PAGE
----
Aortic Valve Disease
Aortic valve disease is a condition that affects the valve that controls blood flow from the heart’s left ventricle to the aorta, the main artery of the body. The aortic valve has three flaps or cusps that open and close to regulate blood flow. When the valve becomes diseased, it can either narrow (aortic stenosis) or leak (aortic regurgitation), which can lead to a variety of symptoms and complications.
Aortic stenosis occurs when the valve becomes narrowed, reducing the amount of blood that can flow through it. This can cause symptoms such as chest pain, shortness of breath, dizziness, and fainting. Aortic regurgitation, on the other hand, occurs when the valve doesn’t close properly, causing blood to leak back into the left ventricle. This can cause symptoms such as shortness of breath, fatigue, and palpitations.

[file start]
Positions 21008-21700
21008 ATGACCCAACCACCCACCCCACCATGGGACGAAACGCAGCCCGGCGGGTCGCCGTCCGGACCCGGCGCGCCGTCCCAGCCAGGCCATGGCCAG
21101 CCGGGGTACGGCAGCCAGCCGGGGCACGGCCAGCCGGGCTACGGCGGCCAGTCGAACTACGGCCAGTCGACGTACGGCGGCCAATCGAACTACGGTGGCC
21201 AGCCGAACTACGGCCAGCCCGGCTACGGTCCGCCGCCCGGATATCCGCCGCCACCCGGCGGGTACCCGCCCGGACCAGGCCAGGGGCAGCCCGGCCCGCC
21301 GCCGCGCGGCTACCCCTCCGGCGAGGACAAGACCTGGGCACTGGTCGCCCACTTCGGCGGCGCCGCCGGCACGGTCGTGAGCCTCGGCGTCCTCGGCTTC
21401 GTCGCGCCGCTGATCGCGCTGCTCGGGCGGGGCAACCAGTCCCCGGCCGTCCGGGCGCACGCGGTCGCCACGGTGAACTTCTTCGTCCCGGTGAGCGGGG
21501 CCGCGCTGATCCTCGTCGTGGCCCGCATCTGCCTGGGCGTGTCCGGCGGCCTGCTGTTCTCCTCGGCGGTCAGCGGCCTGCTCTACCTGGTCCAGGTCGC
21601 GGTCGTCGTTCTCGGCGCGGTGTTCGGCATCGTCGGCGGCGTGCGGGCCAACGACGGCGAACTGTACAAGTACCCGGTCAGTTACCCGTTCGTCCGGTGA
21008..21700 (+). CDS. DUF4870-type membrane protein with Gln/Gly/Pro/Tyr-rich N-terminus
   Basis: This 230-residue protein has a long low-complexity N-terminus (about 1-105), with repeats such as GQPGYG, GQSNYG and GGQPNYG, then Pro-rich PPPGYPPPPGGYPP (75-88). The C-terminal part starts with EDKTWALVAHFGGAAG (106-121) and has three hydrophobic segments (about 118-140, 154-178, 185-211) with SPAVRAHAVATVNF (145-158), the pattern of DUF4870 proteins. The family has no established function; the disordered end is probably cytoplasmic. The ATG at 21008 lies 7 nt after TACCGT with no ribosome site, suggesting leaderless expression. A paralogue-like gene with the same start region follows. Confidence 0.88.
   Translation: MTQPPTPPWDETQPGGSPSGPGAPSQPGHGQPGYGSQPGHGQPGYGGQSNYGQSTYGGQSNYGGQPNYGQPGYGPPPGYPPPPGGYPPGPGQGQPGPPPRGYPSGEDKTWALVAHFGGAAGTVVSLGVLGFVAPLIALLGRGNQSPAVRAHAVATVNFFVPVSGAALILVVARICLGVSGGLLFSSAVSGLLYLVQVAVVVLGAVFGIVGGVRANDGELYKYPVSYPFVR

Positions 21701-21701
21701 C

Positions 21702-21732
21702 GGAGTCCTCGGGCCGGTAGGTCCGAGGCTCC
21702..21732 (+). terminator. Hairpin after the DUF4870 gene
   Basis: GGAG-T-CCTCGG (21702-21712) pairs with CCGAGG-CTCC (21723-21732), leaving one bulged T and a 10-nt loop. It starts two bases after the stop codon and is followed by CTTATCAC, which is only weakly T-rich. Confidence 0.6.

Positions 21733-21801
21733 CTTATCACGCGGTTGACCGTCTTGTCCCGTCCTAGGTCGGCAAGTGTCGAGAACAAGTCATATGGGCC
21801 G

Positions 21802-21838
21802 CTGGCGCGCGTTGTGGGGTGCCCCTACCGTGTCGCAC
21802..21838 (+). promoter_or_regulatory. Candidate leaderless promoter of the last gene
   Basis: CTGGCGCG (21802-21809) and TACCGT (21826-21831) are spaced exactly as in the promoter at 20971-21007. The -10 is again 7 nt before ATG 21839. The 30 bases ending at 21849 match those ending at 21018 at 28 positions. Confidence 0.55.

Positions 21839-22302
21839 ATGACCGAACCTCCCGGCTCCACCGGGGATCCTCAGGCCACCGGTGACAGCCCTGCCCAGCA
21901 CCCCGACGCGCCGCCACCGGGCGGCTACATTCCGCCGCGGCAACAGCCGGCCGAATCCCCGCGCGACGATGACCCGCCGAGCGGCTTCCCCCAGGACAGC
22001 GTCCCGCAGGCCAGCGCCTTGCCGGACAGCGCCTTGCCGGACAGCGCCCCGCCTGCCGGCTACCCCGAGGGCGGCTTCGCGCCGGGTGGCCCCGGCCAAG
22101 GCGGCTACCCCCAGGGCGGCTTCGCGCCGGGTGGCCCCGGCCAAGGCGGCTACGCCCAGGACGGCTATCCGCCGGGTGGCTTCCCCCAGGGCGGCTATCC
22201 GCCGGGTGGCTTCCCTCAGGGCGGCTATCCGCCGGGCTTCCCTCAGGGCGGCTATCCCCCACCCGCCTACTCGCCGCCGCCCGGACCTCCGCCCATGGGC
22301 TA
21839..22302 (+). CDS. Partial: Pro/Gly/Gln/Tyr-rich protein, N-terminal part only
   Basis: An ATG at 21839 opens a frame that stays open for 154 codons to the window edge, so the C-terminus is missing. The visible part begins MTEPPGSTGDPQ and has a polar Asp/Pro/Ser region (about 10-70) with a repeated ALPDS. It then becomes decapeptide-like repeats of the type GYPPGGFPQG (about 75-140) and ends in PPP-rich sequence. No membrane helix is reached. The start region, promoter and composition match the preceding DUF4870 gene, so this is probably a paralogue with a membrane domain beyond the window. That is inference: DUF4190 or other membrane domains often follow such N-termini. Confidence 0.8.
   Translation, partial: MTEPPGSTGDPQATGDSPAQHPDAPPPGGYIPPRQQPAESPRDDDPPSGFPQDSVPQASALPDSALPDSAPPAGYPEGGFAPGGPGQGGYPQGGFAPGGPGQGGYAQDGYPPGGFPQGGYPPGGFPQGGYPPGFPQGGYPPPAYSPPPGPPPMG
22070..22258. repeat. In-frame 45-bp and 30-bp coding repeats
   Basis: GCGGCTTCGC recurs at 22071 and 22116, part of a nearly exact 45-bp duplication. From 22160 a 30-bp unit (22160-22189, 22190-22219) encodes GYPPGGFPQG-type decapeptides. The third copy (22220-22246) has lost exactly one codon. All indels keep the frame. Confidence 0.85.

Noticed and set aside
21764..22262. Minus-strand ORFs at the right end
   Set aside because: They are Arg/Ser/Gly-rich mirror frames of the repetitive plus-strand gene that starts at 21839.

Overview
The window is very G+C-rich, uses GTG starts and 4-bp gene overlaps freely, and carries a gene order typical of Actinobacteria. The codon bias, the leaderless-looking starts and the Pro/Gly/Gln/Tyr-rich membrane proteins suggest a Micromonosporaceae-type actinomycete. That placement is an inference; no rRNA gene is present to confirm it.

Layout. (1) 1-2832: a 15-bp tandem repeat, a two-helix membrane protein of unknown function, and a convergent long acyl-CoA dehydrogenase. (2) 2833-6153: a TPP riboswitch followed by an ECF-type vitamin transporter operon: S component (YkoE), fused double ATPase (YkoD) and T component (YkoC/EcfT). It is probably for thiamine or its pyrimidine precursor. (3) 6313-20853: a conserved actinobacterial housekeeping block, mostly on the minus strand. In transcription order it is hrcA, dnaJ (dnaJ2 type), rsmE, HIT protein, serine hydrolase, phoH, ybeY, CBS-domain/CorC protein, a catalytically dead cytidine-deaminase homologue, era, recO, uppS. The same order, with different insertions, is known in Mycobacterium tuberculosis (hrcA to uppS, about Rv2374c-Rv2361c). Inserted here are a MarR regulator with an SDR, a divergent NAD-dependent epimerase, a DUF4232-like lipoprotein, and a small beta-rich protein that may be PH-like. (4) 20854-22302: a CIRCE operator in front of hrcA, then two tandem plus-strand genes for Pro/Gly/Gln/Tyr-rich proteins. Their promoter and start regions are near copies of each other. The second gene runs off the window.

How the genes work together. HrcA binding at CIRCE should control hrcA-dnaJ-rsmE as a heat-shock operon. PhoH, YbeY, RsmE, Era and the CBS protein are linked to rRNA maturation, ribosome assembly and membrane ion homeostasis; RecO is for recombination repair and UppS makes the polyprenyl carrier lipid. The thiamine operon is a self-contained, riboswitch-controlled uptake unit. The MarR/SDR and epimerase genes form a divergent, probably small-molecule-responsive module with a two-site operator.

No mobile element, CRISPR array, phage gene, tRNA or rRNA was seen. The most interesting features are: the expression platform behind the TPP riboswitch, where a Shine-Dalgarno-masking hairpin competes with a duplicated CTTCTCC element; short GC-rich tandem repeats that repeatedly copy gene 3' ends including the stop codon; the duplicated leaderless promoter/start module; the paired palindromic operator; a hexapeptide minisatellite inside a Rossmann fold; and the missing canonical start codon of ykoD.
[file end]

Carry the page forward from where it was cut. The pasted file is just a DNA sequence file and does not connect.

Risk factors for developing aortic valve disease include age, high blood pressure, high cholesterol, smoking, a family history of the condition, and certain genetic disorders. Treatment options for aortic valve disease depend on the severity of the condition and may include medications, lifestyle changes, or surgery to repair or replace the valve. It’s important to seek medical attention if you suspect that you may have aortic valve disease to prevent further complications.